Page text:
4) TEACH your children important values and life lessons – this includes teaching your children the significant lesson of learning how to handle negative emotions by not ignoring them or pushing them aside. When some parents use messages such as “just get over it” and “you shouldn’t feel that way” this can be harming and ineffective especially as they get older. Instead as a parent you will need to set limits on how your children behave when they are upset and teach them ways to manage feelings and solve problems. When you do this, you create a secure base from which children can deal with negative emotions. Also, keep in mind that one of the best ways we can teach our children is by having them see us live out the principles and guidelines we are sharing with them. Remember, they are constantly watching and learning.
5) Demonstrate TENACITY to your children – when we stick to something and remain persistent in the face of stress this is tenacity. Tenacity helps create a resilient family structure, one that generates warmth with clear limits and realistic and constructive boundaries. When families maintain commitments to setting healthy boundaries and fostering open communication this can help create a healthy and stable environment. It also lets them know you are not going to give up on them even in challenging times, which brings safety and security.
When trying to re-connect with children there can be several hurdles to overcome, so it is important for parents to put on their patience’s hat and to also have self-awareness of their own personal struggles that can be triggered in the interactions with their children who they have lost connection with for whatever reason. Parents can once again find joy in their life after re-connecting with their children and observing the growth and development of them in the family.
Below are FIVE PRINCIPLES you can employ during this time of re-building the relationship with your children.
1) Foster UNIQUENESS. Every family is filled with individuals who are, though related, are much different than the others. A huge mistake is to think that you can raise and relate to each child the very same way. This can potentially build resentment between the children.
2) Be careful with RIGIDNESS in enforcing household rules. Parents can do a dis-service to their children when they have too many rules. Trust is the key to building healthy family relationships. It is essential for parents to articulate their expectations well and follow this up with consistent, fair consequences.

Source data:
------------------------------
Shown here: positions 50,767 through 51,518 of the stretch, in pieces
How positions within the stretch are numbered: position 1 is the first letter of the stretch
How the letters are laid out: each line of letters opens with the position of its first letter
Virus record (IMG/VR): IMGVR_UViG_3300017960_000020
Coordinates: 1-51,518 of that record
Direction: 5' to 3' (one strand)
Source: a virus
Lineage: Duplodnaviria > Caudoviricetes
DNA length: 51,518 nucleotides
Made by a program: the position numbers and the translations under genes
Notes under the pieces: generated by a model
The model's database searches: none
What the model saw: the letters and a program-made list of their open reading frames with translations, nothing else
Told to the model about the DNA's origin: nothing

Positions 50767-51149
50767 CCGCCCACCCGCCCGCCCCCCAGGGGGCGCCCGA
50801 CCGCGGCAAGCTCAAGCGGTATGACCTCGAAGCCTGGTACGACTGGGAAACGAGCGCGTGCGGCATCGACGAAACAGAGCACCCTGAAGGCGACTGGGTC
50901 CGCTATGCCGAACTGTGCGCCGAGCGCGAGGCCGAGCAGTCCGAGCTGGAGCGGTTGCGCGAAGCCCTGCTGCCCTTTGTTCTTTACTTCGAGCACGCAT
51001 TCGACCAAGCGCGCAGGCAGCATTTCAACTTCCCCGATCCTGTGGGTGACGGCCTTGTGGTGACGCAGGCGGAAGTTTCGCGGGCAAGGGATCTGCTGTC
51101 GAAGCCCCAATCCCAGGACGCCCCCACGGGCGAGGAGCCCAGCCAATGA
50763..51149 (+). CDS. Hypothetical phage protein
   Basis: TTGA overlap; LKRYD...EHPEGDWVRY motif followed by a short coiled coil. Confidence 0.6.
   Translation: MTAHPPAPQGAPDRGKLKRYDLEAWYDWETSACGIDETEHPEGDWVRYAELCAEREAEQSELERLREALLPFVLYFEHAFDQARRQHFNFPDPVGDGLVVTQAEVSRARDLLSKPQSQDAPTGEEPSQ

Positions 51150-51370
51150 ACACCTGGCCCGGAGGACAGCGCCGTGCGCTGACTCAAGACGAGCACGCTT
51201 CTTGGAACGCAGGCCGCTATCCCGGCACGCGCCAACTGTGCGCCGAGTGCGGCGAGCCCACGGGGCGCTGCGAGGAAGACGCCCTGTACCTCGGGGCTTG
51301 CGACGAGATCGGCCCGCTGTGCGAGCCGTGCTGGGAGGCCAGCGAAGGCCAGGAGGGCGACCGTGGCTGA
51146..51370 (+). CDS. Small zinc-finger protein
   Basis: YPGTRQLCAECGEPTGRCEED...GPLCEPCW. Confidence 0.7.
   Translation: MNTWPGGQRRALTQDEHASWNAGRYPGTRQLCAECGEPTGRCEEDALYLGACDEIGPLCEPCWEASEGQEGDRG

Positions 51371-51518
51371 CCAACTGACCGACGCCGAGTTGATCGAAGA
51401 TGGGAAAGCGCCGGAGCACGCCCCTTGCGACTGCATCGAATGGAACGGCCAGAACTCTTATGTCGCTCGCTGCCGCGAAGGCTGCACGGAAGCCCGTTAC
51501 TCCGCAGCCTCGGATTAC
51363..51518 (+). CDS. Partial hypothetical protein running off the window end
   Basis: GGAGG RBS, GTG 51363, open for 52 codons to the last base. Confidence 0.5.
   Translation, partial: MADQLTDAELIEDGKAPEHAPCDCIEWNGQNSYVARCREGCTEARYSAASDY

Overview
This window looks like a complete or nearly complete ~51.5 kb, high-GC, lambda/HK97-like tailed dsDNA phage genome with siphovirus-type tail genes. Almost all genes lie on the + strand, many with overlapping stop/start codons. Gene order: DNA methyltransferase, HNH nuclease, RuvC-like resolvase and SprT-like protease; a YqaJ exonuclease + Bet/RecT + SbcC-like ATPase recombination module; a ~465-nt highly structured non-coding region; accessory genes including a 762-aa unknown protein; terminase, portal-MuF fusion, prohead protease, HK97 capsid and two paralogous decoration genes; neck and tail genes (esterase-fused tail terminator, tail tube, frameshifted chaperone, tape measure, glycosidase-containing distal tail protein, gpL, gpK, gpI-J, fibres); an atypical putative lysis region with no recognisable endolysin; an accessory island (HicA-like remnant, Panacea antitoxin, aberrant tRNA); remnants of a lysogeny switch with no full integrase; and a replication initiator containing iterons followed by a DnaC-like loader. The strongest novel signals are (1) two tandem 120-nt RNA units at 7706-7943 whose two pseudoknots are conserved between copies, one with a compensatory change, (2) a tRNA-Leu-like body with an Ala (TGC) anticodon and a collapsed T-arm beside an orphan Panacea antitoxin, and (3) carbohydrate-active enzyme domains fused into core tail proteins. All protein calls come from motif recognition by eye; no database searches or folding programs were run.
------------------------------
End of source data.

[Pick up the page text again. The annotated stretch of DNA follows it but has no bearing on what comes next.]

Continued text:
3) Families need RITUALS that foster togetherness. Embrace the benefits of families eating together several times a week, having meetings where each member can have a say, and outings where a son or a daughter has alone time with a parent (not as a punitive event), but a fun time where you laugh and learn more about one another.
4) Helping them develop their LEGACY. In helping them develop as a person, it is important to educate children on the highs and lows of our extended relationships. You can talk to them about deceased family members, visit gravesites and childhood homesteads, share memories of your upbringing, and the good and bad lessons you learned along the way. When you are vulnerable with your child, it will help them to open up and relate in real ways.
5) Model appropriate use of WORDS in your communication to the children and in front of them. Parents can devastate or hinder reconnection by using ill-conceived language during times of frustration such as “You always….” Or “You never….”. This can really destroy their confidence in re-bonding with you and potentially in other important relationships. It is important that they hear words like “I love you,” “You are valued and special,” “Thank you” and “Everything is going to be okay” on a regular basis. Also, be sure to share that you love them just for who they are and be specific in your compliments. If you build love in your children, they will not lack self-confidence.
The above guidelines may seem simple; however, when it comes to reconnecting with your children, they are very powerful. It is important that COMPASSION, COMMUNICATION and COMMITMENT are consistently shown to connect with them through the rebuilding process and beyond.
Chess, S. & Thomas, A. (1987). Knowing Your Child. New York: Basic Books and Thomas, A. & Chess, S. (1977). Temperament and Development. New York: Bruner-Mazel.